Fair and ethical trade is often criticized for being highly gendered, and for institutionalizing the ethical values of consumers, the priorities of NGOs and governments, and most of all, food retailers. But little is known about how women smallholder farmers experience diverse ethical standards, or whether and how standards reflect their values, local cultural and environmental contexts, or priorities for achieving sustainable livelihoods.
Linking gender, smallholder livelihoods and global ethical trade regulations, this book reveals that multiple understandings of social justice, environmental sustainability and well-being – or ethicality – exist in parallel to those institutionalized in ethical trade schemes. Through an in-depth case study of smallholder subsistence and French bean farming in Kenya, the book grounds the analysis of livelihoods, gender and ethical trade in women smallholders’ perspectives, links the macro level of markets with the micro level of livelihoods, and engenders relations of power, structure and agency in food networks.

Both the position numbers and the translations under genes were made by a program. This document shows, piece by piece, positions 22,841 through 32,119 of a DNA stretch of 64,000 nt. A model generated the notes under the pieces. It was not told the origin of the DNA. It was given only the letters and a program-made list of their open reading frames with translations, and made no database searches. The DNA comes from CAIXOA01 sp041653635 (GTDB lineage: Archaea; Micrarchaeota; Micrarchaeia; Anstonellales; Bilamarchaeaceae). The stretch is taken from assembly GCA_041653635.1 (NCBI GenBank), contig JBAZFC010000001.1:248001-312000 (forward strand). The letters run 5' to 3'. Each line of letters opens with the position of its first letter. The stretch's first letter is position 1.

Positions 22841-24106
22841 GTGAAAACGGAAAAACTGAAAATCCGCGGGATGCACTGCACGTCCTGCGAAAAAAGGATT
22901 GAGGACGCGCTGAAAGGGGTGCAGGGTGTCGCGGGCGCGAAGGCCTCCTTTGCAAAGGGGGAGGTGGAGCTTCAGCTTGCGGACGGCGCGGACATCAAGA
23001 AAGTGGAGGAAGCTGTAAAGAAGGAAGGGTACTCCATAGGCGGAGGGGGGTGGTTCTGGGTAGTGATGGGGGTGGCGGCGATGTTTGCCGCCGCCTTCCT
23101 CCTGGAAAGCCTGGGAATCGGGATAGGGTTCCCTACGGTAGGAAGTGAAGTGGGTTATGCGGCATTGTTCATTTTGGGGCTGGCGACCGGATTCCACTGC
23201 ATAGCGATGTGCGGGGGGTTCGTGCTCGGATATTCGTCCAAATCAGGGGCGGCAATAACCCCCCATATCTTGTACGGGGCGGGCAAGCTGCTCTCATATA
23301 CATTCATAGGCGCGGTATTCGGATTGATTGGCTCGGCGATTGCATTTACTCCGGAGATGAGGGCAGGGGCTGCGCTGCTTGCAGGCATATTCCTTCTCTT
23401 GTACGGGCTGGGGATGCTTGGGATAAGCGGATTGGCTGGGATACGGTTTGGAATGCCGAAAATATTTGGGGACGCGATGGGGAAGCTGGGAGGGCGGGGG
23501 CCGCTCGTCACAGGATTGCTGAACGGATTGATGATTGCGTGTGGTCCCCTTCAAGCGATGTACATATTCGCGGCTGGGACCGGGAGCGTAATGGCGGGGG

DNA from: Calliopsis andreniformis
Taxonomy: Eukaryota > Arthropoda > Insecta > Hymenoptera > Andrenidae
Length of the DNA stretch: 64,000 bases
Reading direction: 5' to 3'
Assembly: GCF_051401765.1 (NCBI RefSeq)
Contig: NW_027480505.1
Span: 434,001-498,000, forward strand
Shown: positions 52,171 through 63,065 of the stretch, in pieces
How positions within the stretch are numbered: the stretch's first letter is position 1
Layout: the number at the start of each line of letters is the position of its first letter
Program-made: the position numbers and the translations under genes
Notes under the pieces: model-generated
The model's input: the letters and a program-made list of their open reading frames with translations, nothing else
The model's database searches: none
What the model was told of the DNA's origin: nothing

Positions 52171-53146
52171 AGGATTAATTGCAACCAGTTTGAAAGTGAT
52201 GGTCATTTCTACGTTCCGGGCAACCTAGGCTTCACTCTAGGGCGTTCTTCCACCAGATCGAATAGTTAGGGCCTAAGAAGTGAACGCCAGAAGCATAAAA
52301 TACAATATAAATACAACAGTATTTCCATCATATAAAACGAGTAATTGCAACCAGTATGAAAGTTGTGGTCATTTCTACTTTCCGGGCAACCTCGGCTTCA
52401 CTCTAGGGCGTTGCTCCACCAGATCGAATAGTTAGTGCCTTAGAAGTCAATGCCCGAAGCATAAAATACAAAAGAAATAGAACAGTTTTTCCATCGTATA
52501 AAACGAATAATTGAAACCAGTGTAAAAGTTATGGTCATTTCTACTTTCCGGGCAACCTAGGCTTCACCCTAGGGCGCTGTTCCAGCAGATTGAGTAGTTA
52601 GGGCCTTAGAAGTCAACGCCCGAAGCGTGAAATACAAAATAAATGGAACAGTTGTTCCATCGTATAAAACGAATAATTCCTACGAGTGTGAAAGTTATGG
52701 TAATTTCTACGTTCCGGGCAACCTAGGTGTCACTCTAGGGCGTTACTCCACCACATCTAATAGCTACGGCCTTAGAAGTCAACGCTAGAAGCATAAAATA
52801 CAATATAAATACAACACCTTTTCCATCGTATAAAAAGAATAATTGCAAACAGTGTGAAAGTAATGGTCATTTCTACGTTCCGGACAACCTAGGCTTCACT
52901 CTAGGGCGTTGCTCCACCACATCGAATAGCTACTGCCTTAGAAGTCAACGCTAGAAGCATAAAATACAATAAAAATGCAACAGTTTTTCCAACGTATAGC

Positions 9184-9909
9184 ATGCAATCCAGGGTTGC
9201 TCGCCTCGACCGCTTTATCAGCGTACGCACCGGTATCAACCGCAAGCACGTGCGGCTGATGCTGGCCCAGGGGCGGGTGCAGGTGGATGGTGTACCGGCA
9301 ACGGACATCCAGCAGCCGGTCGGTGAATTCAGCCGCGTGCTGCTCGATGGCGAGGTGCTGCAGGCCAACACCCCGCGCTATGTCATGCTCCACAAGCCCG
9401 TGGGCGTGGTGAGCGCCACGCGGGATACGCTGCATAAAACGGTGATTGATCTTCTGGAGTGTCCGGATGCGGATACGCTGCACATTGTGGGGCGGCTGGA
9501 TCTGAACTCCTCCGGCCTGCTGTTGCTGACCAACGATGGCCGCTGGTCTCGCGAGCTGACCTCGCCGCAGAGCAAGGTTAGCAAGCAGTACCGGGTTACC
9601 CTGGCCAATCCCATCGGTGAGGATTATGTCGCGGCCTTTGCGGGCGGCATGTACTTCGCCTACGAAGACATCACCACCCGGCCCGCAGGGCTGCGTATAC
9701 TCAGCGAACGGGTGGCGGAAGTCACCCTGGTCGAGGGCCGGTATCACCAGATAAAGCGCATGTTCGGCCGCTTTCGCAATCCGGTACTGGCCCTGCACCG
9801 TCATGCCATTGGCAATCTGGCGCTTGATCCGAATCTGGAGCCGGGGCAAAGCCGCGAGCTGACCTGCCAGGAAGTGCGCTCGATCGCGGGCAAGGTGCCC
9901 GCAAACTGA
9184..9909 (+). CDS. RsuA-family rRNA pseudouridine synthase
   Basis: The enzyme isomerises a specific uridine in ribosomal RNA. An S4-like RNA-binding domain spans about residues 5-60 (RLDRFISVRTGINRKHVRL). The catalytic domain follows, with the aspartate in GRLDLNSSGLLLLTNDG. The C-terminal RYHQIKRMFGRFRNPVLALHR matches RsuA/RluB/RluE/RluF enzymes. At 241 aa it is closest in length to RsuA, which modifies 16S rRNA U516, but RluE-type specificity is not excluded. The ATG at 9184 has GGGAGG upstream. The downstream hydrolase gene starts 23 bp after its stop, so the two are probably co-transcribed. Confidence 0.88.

It brings together disparate bodies of theory to illustrate the knowledge, strategies and values of women smallholder farmers that are often beyond the scope of ethical trade regulations. It also provides a challenging new vision for doing food systems research.
|Publisher:||Taylor & Francis|
|Sold by:||Barnes & Noble|
|File size:||5 MB|
About the Author
Table of Contents
Part 1: Problematizing Ethical Trade
1. Ethicality in the Global Food System
2. Global Ethics or Northern Values?
3. Gender and Ethical Sourcing in Kenya
4. Alternative Ways of Knowing
Part 2: Learning from Women Smallholders
5. Mapping Food Networks from the Ground Up
6. Participation, Livelihoods and Empowerment
7. Conventions of Ethicality?
8. Lessons for Ethical Trade